First-person education stories

Deputy Chancellor Dan Weisberg made the comments after a Brooklyn superintendent suggested his district, which includes affluent neighborhoods, would have flexibility with the curriculum mandate.

The city school system, like districts across the country, has dealt with a surge in tensions following Hamas’s Oct. 7 attack on Israel, and Israel’s subsequent bombardment of the Gaza strip.

Across party lines, teachers want students to have more mental health support. Republican teachers were more likely to support armed police officers in school — and arming teachers.

David Carrilllo took only a week to adjust after getting released from a Colorado prison. Now, he’s teaching students again.

Heather Martin cofounded a nonprofit to support survivors of mass tragedy.

Secretary of Education Katie Jenner said the goal is to identify which children need additional support in their early years.

The school had a rocky history in Indianapolis Public Schools but can now take advantage of the growing number of students who are eligible for vouchers.

The literacy overhaul has enjoyed support from many advocates and experts. But will the momentum last as NYC expands its reading instruction shift?

Charter networks, both inside and outside the state, are tracking the legislation.

This episode of P.S. Weekly focuses on New York City’s complex special education system and challenges students face getting accommodations like extra time on exams.

‘People were damn mad,’ said one spectator who was asked to leave the chamber.

One state lawmaker said the report would be “invaluable” in deliberations over whether and how to extend mayoral control.

The plan would provide relief to five different types of borrowers but won’t be put into action for some time.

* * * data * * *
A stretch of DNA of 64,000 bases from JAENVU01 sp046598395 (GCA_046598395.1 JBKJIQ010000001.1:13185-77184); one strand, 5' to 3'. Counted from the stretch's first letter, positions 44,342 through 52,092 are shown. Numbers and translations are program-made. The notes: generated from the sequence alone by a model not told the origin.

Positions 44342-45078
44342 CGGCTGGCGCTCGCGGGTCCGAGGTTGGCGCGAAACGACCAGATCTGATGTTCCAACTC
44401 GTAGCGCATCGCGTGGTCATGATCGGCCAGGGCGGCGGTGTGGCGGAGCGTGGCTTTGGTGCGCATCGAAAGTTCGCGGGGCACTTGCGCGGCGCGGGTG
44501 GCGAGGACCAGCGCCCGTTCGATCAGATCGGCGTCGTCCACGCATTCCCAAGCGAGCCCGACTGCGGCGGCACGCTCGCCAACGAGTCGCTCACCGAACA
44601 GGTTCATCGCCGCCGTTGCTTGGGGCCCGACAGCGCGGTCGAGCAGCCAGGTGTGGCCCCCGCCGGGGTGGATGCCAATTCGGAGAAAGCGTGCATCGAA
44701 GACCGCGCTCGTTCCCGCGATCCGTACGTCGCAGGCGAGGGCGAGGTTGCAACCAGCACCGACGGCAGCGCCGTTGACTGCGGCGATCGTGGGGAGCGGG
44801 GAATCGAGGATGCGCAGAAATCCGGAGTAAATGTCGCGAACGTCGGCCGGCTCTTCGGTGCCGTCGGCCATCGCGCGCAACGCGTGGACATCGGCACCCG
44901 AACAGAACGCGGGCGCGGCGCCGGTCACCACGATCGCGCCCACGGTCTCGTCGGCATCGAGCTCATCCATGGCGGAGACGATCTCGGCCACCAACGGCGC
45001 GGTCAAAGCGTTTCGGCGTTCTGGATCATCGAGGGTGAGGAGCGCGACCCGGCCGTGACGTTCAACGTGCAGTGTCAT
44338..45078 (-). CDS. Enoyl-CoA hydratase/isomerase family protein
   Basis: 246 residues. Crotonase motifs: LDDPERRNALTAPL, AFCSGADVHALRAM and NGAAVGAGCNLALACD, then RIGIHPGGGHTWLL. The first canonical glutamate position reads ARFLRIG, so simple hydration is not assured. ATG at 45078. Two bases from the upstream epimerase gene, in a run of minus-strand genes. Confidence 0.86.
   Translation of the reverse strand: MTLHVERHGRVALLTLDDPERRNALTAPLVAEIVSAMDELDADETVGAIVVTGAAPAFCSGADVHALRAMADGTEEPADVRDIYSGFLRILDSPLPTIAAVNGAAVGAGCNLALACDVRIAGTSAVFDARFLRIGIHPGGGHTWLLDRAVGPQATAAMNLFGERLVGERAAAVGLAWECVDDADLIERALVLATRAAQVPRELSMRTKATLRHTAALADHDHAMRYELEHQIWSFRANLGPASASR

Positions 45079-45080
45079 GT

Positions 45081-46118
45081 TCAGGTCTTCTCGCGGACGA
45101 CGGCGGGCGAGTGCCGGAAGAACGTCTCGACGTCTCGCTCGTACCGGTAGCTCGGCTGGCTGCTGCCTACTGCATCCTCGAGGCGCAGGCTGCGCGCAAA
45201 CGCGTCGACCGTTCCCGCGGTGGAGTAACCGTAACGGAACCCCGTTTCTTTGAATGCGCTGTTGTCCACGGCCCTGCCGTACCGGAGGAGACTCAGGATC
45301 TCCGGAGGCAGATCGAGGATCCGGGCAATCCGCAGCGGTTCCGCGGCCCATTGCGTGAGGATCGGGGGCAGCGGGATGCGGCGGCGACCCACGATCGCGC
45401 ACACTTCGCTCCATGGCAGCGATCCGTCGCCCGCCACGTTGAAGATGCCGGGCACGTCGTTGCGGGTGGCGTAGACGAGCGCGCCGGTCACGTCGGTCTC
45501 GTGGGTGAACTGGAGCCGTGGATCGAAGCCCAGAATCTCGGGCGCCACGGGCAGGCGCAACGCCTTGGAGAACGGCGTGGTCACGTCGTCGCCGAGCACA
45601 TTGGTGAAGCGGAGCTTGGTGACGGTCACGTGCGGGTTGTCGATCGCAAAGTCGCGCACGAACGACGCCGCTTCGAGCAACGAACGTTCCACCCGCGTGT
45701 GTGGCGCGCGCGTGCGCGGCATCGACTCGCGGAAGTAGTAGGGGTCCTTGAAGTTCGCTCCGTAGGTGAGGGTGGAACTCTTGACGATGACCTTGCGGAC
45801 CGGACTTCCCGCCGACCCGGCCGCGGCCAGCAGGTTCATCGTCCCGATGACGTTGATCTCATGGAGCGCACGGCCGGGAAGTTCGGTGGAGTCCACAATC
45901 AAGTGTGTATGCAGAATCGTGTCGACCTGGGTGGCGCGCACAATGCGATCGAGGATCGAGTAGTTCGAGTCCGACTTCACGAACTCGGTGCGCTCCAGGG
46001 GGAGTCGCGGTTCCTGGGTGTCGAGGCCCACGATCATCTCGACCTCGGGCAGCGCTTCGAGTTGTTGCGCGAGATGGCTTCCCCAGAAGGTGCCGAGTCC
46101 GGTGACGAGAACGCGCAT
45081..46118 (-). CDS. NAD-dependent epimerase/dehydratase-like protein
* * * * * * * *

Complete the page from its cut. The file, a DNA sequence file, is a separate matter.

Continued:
The Heritage Foundation is urging states to charge undocumented students tuition to attend public school in an effort to provoke a challenge to the Supreme Court’s landmark Plyler v. Doe ruling.

Families will be required to opt in to transportation next school year. The changes come as the district continues its Rebuilding Stronger overhaul.

Nikki Snyder, the board member who introduced the measures, stormed out of the meeting in frustration after her colleagues rejected them.

Vick is set to start a three-year term as president of the organization of nearly 40,000 educators in July.

Chalkbeat is collaborating with newsrooms across Colorado on a survey asking voters which issues matter to them.

The Colorado State Board of Education will hear the recommendations at a hearing in May.

Colorado’s budget bill finally puts an end to the budget stabilization factor. It also includes more for K-12 and higher education.

Completing the FAFSA is supposed to open doors to higher education. But error messages and delays could close off opportunities, counselors fear.

Nearly a third of Michigan students were chronically absent during the 2022-23 school year, one of the highest rates in the country.

Many schools across the city sent messages to families Friday morning, assuring them that students remained safe.

The move by the Genius School comes after the charter authorizer overseeing it put it on probation and another authorizer rejected its bid for a new charter.

A consultant for Juvenile Court found that just half of students were attending class, and that the curriculum didn’t keep them on track for graduation.

The schools offer a mix of elementary, middle, and high school programs across three boroughs.

Young adults at Rikers are entitled to attend the Education Department’s East River Academy and work towards a high school diploma or GED.

One-time federal dollars are set to run out and a state surplus is projected to decline. Michigan public school districts will have to make difficult decisions.

The staffers play a critical role on the front lines of two colliding crises: the exploding number of students living in homeless shelters, and elevated rates of chronic absenteeism in the wake of the pandemic.

For many, the Wednesday placements marked the end of the city’s middle school admissions process.

After a colleague at her school left her job, Missy Testerman worried about who would advocate for immigrant families. So she switched gears in her educational career to fill the gap.

Despite bipartisan interest in the issue, advocates have concerns about privacy and overregulation of young peoples' online presence.